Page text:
Democratic Optimism in Utah

You don't become a party leader by saying that your party is going to lose. In that context, I present a statement from the ...
by | June 23, 2009

You don't become a party leader by saying that your party is going to lose. In that context, I present a statement from the head of the Utah Democratic Party.

From the Salt Lake Tribune:

Democratic Party Chairman Wayne Holland struck a confident tone Saturday after being re-elected to a second term, predicting a Democrat will win the statehouse in 2010.

"I'm not sure which one it was, but I think our next governor was in this building today," Holland said.

It was a clear reference to Rep. Jim Matheson and Salt Lake County Mayor Peter Corroon who spent much of their time at the Utah Democratic Convention at Murray High School tiptoeing around questions of whether they would run for governor in 2010. But neither ruled it out.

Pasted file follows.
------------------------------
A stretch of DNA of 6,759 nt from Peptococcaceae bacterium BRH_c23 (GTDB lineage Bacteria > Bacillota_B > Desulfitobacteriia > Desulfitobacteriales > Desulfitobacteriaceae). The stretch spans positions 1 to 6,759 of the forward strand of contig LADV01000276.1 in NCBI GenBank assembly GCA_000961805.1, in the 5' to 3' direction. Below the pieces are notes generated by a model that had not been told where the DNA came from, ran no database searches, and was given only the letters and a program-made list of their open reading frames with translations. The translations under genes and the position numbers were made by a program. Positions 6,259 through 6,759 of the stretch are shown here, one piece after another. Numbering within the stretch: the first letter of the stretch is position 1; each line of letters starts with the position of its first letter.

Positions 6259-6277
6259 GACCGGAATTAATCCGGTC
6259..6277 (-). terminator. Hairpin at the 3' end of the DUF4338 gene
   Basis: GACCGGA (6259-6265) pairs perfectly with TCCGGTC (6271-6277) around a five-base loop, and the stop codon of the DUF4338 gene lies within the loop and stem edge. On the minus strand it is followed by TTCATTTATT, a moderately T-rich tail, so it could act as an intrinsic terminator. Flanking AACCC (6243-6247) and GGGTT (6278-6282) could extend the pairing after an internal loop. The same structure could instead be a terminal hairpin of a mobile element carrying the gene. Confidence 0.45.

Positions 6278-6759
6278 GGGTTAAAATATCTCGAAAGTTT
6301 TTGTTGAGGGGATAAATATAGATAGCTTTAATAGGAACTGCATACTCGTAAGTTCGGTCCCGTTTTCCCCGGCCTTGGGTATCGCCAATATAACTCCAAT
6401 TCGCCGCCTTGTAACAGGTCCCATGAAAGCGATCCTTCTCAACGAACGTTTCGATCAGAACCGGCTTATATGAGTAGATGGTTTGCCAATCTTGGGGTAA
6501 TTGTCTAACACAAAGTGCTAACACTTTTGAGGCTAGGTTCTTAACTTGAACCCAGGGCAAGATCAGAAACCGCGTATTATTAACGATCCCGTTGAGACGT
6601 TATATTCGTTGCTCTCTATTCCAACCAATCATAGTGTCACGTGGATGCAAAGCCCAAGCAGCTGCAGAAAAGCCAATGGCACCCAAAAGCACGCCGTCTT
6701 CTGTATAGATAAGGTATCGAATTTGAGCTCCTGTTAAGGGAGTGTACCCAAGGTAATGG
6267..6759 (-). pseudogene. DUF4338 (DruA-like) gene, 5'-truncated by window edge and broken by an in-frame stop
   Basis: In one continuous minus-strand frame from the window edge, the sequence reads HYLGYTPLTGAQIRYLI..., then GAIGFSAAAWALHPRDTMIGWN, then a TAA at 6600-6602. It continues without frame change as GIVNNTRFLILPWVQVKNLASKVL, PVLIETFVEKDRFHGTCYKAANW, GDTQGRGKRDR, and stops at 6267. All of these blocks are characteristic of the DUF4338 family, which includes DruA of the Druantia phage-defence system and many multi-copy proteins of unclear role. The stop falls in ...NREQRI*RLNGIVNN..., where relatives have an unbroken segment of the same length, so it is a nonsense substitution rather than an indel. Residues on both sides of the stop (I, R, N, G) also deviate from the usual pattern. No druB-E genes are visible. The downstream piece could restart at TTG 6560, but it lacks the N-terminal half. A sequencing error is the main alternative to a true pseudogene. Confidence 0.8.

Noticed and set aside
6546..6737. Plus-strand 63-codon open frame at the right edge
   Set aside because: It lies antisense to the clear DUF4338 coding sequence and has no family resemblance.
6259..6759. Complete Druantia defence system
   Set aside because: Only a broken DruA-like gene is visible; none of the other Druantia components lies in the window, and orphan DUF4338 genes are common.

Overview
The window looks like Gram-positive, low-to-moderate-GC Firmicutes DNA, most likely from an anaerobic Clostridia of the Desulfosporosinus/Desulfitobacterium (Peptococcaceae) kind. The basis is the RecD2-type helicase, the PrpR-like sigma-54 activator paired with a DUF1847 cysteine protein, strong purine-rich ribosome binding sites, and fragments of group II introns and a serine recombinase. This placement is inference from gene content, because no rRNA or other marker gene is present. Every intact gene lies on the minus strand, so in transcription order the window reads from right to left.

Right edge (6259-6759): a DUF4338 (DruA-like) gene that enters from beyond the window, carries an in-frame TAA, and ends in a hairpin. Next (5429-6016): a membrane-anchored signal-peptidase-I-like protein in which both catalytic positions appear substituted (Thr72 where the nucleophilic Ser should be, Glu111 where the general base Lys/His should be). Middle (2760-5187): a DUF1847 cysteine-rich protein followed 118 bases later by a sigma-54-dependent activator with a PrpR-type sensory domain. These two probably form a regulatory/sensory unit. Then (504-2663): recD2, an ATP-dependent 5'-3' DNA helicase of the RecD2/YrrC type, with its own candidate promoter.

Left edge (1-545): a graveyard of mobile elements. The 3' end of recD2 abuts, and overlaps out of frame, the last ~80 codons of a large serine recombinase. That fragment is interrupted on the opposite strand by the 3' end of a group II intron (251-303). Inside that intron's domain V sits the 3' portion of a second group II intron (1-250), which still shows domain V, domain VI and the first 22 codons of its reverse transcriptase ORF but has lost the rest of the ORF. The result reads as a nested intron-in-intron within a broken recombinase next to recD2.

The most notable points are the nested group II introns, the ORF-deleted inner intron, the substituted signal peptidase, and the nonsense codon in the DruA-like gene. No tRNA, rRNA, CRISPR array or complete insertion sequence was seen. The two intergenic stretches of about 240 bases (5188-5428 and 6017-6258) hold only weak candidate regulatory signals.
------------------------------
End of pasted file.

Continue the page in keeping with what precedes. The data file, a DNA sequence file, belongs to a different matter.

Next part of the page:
Corroon and Matheson are impressive candidates. Matheson's father was the last Democrat to be elected governor of the state. Still, I'm skeptical.

Everyone knows that Utah is very Republican, but I was surprised when Ballot Access News reported recently on just how few Democrats there are in the state:

The Utah state elections office has released a registration tally. The results: Republican 589,326; Democratic 132,011; Libertarian 3,181; Constitution 2,203; independent and other, 772,997.

The percentages are: Republican 39.30%; Democratic 8.80%; Libertarian .21%; Constitution .15%; independent and other 51.54%.

...

If Utah had Pennsylvania's election law, the Democratic Party would not be on the ballot, and all of its nominees for public office would need a petition to appear on the general election ballot. Pennsylvania treats all parties that have less than 15% of the registration as though they were not qualified, for purposes of appearing on the ballot. Thanks to Frank Fluckinger for the new Utah data.

Josh Goodman
Josh Goodman  |  Former Staff Writer
mailbox@governing.com  | 

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